Concerns that vital credit legislation is at risk of being shelved

Logos of the coalition of organisations on BNPL
CAP is part of national coalition asking the Government not to scrap new legislation on Buy Now Pay Later 

Christians Against Poverty (CAP) has added its voice to a coalition of organisations and consumer advocates who are asking the Government not to shelve new regulation of the Buy Now Pay Later (BNPL) market. 

CAP’s Director of External Affairs, Gareth McNab, said: The draft legislation that will bring BNPL firms into Financial Conduct Authority (FCA) regulation is already published and has broad cross-party support. We are so close to achieving the necessary protections for people that are urgently needed, and mustn’t stop or slow down now.

Over recent years we’ve seen an increase in the number of CAP clients who have used BNPL, as more providers and online retailers now offer these products. Our concern is that they fall outside the Consumer Credit Act and are unregulated by the FCA, meaning less protection for people in sometimes desperate situations. 

Our coalition partners at Citizens Advice recently published new figures showing that 1 in 6 people who are using BNPL are currently behind on their payments. Shockingly this doubles to 1 in 3 of those people who are on Universal Credit and have needed to use BNPL. 

Along with its coalition partners, CAP is asking the Government to ensure that BNPL lenders are obliged to carry out affordability checks to protect against unsustainable borrowing, as well as to make it clear that BNPL is a credit product. Too many people don’t understand what they are taking on or the consequences of not being able to make payments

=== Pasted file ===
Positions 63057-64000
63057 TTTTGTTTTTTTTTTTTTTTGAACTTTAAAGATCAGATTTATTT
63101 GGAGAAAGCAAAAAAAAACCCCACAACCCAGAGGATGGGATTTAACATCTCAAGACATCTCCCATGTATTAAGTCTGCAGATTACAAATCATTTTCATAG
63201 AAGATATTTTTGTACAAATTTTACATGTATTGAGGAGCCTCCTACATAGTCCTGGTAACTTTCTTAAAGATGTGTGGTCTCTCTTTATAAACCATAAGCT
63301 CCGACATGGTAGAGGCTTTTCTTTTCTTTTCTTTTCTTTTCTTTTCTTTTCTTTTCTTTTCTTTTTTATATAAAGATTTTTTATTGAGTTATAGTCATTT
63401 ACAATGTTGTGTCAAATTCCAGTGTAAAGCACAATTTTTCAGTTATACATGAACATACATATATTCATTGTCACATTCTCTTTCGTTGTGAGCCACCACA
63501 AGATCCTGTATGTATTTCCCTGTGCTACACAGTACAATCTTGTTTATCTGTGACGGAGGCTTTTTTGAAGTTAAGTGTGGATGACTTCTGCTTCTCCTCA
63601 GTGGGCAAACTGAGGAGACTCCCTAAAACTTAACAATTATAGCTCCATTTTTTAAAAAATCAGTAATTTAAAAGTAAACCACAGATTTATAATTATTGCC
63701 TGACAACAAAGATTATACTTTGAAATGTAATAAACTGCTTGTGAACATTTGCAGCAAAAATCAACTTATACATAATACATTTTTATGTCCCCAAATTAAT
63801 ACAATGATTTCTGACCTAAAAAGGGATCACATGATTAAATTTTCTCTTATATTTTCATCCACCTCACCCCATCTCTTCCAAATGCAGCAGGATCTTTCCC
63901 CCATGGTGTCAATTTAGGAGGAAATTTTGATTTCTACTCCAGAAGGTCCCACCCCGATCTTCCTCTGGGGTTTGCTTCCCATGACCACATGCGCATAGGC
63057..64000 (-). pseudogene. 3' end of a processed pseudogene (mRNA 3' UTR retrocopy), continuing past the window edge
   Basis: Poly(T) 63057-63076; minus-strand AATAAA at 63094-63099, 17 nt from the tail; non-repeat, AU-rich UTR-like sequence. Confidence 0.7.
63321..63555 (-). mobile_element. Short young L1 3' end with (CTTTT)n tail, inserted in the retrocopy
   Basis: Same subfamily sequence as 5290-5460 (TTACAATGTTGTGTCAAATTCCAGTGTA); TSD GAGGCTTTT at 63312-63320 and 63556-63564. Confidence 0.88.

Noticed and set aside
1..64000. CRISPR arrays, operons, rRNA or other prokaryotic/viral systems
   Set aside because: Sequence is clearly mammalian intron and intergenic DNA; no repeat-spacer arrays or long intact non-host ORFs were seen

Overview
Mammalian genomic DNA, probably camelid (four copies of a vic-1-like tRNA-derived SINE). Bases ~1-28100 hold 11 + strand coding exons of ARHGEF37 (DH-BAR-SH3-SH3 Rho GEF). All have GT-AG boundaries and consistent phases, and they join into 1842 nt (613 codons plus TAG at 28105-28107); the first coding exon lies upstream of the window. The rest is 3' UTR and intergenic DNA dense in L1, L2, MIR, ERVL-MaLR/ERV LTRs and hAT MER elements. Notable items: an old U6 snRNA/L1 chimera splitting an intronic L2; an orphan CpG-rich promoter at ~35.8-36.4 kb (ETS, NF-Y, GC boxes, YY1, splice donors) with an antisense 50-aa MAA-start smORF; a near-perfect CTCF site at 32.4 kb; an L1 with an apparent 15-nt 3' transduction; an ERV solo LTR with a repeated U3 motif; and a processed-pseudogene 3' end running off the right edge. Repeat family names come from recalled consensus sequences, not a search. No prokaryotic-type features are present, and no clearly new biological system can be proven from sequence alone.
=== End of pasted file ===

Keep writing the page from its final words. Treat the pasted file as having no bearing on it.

Gareth McNab said: CAP is committed to working with the Government and all parties to make tackling poverty a key priority. This new regulation is just one element. To create a fairer society for all, everyone should have enough income to pay for the essentials they need, without borrowing. For this reason we are calling for a review of social security and minimum wage levels, to see them set in line with the Minimum Income Standard, so that they will always cover the basics.” 

At CAP we know that low income households are increasingly having to pay for essentials with credit. CAP commissioned YouGov* polling earlier this year which showed that across the UK 7.9 million people have used credit cards, overdrafts or loans to cope with rising costs. Our concern is that the unregulated BNPL products are putting these vulnerable people at risk of unmanageable debt, with the offer of interest free credit that has high cost penalties if not repaid on time.